I suffer from a benign form of schizophrenia, which began on 17 September 1986. On that day, a little under half my life ago, I left my native United States and moved to England. The plan was to earn a two-year degree at Oxford, where I had chanced on a scholarship, then return. But two years stretched to three, after which I went to Seville to study classical guitar, worked in London and then in Berlin shortly after the Wall, and traveled in Latin America. In 1993 I moved to Italy, where I have lived ever since.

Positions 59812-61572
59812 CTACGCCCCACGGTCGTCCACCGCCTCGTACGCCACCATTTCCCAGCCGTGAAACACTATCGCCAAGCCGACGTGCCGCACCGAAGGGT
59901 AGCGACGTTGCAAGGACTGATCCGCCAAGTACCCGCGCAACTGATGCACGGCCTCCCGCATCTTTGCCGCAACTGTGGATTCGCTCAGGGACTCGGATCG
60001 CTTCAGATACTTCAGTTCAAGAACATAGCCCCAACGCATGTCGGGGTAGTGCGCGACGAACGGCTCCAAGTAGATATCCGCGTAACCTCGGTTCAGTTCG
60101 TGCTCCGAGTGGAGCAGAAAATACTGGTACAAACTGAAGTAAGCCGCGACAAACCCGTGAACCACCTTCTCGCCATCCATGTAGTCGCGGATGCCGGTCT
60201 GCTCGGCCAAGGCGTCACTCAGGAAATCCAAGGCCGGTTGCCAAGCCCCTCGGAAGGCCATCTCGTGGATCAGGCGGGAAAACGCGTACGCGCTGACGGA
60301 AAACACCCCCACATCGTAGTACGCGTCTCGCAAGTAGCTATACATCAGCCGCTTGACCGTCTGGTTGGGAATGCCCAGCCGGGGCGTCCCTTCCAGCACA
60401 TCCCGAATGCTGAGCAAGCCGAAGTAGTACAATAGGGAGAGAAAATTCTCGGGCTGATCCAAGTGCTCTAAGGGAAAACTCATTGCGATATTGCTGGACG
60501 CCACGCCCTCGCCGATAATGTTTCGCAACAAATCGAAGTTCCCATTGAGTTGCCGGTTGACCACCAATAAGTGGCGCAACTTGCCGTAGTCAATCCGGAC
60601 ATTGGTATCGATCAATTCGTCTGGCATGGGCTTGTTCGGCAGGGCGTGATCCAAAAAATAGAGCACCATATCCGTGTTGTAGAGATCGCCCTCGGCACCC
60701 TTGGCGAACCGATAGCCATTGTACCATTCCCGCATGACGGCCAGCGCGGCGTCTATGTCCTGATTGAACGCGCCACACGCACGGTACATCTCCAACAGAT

Silently, by degrees, something inside me has changed. Mind you, I am still an American. I have the frumpy blue passport with the gold eagle on it, and feel no need of another. I still eat boxed cereal for breakfast, root loudly for U.S. athletes in the Olympics, believe in the merit of a meritocracy, and harbor a vaguely puritanical faith in the cleansing o=power of strenuous exercise. Certainly, I am no Italian. I have poor taste in clothes, a violent aversion to siestas, and still cannot manage spaghetti without a mess. Yet with time, parts of me have come to feel very much at home here. It now seems more natural to address dogs and small children in Italian, I find I sleep better in structures built of ancient stone. And while I still convert Celsius to Fahrenheit in my head, snap judgments of cost, length and weight now come in euros, meters, kilos, When I travel to the States these days, I